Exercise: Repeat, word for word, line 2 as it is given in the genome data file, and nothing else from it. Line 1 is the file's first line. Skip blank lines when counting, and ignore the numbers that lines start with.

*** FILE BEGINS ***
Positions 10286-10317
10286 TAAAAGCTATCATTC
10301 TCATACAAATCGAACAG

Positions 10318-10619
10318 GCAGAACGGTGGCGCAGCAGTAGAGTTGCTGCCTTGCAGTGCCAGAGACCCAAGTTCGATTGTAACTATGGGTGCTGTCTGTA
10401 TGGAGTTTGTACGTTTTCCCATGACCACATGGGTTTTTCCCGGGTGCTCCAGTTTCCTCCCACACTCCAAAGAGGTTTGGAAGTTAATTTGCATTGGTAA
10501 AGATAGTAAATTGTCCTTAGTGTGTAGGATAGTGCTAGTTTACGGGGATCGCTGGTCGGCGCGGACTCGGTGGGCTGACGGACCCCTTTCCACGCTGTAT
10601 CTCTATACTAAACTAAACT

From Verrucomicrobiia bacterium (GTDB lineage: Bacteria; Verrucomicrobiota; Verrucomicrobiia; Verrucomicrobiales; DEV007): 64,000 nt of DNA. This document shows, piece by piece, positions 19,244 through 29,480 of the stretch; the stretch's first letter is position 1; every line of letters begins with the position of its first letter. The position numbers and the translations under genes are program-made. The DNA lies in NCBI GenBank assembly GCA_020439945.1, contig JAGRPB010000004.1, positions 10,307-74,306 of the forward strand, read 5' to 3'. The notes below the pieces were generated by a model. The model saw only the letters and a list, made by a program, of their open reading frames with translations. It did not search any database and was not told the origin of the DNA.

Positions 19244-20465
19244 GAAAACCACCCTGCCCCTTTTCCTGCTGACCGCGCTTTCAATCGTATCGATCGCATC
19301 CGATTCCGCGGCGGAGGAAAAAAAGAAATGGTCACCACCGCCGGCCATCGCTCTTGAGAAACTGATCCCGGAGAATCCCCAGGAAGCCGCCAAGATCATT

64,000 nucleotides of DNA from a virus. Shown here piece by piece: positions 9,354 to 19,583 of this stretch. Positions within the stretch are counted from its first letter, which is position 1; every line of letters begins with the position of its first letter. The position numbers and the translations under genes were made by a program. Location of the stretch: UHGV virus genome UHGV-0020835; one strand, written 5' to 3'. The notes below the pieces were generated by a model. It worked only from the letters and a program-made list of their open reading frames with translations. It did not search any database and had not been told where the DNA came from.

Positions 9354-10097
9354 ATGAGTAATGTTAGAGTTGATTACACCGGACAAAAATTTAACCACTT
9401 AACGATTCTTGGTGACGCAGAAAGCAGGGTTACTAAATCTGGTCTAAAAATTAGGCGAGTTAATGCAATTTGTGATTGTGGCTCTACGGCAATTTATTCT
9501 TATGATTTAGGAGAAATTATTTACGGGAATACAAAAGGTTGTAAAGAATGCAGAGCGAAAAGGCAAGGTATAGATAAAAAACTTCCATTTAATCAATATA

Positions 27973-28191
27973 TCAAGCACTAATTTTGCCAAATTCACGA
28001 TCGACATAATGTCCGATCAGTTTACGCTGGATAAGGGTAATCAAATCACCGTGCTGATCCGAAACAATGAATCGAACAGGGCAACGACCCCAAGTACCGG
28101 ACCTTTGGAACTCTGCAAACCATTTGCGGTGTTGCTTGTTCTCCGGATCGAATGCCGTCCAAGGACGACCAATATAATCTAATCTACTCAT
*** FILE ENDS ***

10286 TAAAAGCTATCATTC